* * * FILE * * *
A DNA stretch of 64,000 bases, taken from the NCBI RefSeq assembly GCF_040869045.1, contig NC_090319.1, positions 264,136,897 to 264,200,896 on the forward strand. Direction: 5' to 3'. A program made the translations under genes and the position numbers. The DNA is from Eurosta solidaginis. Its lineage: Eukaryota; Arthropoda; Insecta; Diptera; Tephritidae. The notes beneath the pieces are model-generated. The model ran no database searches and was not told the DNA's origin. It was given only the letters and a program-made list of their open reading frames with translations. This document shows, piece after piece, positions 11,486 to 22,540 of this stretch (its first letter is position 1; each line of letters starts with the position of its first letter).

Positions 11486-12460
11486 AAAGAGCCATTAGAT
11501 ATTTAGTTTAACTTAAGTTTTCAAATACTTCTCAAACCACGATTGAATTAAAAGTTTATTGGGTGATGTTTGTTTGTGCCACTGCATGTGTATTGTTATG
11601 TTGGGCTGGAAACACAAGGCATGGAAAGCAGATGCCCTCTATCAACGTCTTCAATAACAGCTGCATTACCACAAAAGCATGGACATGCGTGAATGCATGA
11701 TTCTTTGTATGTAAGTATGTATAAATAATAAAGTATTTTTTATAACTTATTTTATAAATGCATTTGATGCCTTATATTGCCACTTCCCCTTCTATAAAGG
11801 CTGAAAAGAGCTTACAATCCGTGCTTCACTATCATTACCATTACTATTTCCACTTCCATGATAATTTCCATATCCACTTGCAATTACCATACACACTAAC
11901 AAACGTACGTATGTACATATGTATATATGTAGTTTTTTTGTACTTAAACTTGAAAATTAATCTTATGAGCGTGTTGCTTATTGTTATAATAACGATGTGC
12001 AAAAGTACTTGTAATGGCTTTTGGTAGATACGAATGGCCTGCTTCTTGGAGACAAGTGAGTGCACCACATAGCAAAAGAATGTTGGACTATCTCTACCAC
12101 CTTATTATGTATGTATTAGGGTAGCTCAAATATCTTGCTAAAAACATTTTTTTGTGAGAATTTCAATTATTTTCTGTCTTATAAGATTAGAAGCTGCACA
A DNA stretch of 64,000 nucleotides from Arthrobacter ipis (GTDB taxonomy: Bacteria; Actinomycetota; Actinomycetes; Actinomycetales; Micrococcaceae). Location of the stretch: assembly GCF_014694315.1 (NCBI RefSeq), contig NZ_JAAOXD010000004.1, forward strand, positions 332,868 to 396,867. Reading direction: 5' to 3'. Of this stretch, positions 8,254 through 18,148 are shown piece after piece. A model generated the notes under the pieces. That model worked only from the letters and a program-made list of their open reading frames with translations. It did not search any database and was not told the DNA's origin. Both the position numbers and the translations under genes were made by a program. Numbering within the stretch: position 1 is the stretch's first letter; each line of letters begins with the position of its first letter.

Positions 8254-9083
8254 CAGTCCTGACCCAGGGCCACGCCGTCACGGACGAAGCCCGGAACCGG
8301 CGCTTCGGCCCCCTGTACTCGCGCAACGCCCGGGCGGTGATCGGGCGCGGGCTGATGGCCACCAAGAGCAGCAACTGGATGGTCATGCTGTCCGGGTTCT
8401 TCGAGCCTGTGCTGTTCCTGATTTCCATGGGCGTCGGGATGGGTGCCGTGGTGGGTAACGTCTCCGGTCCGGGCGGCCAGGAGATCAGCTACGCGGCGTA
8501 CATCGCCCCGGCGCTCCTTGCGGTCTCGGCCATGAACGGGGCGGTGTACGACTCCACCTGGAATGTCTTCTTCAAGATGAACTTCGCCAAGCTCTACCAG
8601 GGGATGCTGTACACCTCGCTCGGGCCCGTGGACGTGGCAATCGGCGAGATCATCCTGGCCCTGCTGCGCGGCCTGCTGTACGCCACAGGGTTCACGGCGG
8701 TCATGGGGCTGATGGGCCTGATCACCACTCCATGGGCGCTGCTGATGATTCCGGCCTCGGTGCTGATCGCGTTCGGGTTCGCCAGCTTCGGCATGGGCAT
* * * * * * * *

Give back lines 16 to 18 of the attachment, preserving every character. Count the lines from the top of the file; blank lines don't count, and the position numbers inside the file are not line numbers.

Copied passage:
8501 CATCGCCCCGGCGCTCCTTGCGGTCTCGGCCATGAACGGGGCGGTGTACGACTCCACCTGGAATGTCTTCTTCAAGATGAACTTCGCCAAGCTCTACCAG
8601 GGGATGCTGTACACCTCGCTCGGGCCCGTGGACGTGGCAATCGGCGAGATCATCCTGGCCCTGCTGCGCGGCCTGCTGTACGCCACAGGGTTCACGGCGG
8701 TCATGGGGCTGATGGGCCTGATCACCACTCCATGGGCGCTGCTGATGATTCCGGCCTCGGTGCTGATCGCGTTCGGGTTCGCCAGCTTCGGCATGGGCAT